The Brazilian Federal Prosecution Service (MPF, in the Portuguese acronym) and the United Nations High Commissioner for Human Rights (UNHCR) signed this Friday, August 15, in Brazilian capital Brasília, a memorandum of understanding to develop actions of assistance to the refugee population in Brazil.
The agreement provides for the exchange of information on the inclusion of these foreigners into existing public policies and the teaching of a course on the International Rights of Refugees to MPF officials.
This agreement also provides for the implementation of refugee policies and actions to explain the matter to the population. The partnership was signed by the UNHCR representative in Brazil, Andrés Ramirez, and by the Brazilian General Prosecutor, Rodrigo Janot.
According to Ramirez, the partnership with the MPF had already been discussed. “This agreement creates opportunities for training in this area.
We can supply material explaining the international law regarding refugees,” said Ramirez, as a case in point for what actions may take place under the agreement. According to the UNHCR representative, this partnership is “strategic” so that the country can better welcome these foreigners.
After receiving clearance to live in Brazil, refugees enjoy the same rights a Brazilian citizens do. They become entitled to an identification card and an employment registration/social welfare card.
In spite of that, they encounter difficulties adapting to the local culture, joining the labor market and enjoying health and education services, for instance.
The memorandum also provides for research to be conducted in partnership with various organizations about the presence of refugees in Brazil.
“These research actions should offer a better understanding of the presence of refugees in Brazil, which is a large, continent-sized country,” said Ramirez. In the next few days, UNHCR and MPF technicians will meet to decide on the first measures to be adopted by both organizations.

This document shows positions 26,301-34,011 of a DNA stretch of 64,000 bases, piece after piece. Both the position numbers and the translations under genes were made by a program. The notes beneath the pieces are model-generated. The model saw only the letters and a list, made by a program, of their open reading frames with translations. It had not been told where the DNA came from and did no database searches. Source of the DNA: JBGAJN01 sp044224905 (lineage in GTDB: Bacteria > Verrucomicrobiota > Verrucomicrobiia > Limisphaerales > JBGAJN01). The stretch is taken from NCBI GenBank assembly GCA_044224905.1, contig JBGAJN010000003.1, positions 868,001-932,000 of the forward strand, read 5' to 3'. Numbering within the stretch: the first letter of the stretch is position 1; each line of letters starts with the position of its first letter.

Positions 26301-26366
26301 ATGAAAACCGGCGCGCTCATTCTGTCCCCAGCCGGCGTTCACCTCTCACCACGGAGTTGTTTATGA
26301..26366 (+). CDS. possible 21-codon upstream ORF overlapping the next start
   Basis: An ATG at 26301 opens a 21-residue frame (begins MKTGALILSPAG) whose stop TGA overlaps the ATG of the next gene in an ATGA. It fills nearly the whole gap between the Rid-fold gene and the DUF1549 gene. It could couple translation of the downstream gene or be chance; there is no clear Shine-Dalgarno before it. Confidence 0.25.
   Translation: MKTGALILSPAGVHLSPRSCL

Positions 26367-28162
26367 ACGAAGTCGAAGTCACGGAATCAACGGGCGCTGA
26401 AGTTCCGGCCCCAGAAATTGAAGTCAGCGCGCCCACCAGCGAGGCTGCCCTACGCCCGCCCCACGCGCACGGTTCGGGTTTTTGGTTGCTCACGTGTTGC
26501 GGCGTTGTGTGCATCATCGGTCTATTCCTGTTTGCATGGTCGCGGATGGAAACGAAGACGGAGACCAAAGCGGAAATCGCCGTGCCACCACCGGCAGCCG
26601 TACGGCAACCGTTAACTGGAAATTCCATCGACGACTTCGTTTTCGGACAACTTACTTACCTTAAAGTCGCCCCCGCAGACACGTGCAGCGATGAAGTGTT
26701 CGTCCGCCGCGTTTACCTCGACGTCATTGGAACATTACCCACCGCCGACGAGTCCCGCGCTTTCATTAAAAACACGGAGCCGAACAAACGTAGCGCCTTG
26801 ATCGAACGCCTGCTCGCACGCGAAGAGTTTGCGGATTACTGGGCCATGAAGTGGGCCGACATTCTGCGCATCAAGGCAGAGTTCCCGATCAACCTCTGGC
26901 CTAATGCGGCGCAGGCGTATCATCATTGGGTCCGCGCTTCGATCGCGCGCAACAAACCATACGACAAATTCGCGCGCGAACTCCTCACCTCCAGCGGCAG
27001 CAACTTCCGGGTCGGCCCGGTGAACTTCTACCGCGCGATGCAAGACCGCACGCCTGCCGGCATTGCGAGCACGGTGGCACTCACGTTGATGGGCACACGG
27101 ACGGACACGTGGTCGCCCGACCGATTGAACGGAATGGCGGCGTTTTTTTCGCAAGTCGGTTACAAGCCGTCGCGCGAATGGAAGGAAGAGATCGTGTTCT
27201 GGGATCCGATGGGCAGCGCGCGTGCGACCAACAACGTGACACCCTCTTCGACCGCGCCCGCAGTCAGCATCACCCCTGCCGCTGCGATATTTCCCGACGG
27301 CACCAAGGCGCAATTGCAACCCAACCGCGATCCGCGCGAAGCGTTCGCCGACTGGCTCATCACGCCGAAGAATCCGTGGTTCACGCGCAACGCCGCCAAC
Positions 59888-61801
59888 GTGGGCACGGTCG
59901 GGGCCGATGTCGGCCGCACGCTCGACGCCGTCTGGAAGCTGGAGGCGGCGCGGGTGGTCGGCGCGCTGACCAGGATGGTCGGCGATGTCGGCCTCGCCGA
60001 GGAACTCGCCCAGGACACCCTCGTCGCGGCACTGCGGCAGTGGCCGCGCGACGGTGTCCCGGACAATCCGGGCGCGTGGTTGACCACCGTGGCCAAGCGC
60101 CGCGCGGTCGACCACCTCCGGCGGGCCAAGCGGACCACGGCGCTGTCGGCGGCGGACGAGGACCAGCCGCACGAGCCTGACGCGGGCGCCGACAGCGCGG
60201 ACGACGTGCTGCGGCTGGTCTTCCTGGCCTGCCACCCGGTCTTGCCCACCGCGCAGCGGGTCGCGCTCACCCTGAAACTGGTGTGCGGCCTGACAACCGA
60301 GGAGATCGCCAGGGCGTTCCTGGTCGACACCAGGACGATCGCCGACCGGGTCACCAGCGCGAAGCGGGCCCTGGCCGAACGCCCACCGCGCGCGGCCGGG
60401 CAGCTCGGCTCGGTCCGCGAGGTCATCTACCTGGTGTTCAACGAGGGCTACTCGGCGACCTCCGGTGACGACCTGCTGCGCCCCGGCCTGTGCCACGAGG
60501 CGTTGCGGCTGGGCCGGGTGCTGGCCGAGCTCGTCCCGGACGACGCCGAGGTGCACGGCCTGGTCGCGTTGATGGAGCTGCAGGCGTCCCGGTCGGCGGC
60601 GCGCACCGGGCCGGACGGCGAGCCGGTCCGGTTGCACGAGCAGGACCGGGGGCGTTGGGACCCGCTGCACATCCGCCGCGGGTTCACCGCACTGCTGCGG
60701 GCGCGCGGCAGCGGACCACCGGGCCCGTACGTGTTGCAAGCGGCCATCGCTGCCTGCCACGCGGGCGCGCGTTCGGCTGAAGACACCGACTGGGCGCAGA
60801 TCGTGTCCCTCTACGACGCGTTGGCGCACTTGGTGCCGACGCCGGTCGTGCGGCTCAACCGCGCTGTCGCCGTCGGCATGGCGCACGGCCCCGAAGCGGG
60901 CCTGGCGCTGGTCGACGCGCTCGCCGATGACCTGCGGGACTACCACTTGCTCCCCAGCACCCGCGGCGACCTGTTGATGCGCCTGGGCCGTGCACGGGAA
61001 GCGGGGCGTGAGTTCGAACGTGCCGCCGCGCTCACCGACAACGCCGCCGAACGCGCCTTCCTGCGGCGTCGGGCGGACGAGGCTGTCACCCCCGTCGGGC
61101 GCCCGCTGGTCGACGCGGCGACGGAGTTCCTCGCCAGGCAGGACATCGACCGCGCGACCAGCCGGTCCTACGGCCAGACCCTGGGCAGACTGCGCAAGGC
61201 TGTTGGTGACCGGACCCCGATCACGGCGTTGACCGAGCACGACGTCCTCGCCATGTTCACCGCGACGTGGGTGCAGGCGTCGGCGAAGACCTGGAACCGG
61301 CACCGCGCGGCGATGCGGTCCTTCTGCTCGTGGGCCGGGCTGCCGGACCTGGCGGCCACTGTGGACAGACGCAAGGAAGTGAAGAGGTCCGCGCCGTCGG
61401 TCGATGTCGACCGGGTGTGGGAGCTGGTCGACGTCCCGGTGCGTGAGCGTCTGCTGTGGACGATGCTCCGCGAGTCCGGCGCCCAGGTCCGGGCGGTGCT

A total of 6,588 refugees live in Brazil. It is a relatively small number compared to the 55,000 Colombians driven to seek asylum in Ecuador due to conflict between government and armed guerrillas, or to the nearly 2.6 million Syrians who have fled the Arab country since the beginning of the conflict between rebels and the government, in 2011. The number of refugees in Brazil is increasing, though.
According to data from Brazil’s National Committee for Refugees (Conare), in 2010 Brazil received 566 asylum requests. In 2013, 5,256 requests were made. At the first plenary meeting to grant refugee status held by the Conare this year, 680 requests were accepted, most of them placed by Syrians.
Sudan is hoping to benefit from Brazil’s experience in holding elections, following the signing this week of a memorandum of understanding by the Brazilian Superior Electoral Court (TSE, in the Portuguese acronym) and Sudan’s National Elections Commission (NEC). The agreement lays the groundwork for bilateral cooperation in the area.
“Sudan hopes to benefit from the Brazilian democratic experience and expertise in electronic election technology. We are counting on technical cooperation from friendly countries in this vital area,” the African country’s ambassador in Brasília, Abd Elghani Elnaim Awad Elkarim, informed.
The diplomat explained that elections are held every five years in his country, and the next general elections are set to take place in April 2015. Ballots will be cast for the Presidency, for chairs in the two chambers of Parliament, for 18 state governments, and for slots in the states’ legislative assemblies.
“We have invited the Brazilian Supreme Court to oversee our elections,” said Elkarim. The agreement signed this week provides for mutual monitoring of elections. “The National Elections Commission is determined to hold fair, transparent, impartial elections,” he added.
A delegation headed by the commission’s chairman Mukhtar Al-Assam traveled to Brasília and paid visits to Electoral Court offices. The group convened with TSE president Dias Toffoli, among other meetings.
The ambassador explained that the first election ever in Sudan happened in 1953, and the first woman was elected for Parliament in 1965. He remarked that at this time, there is a minimum quota of 25% for women in the Legislative branch.
Show Comments (0)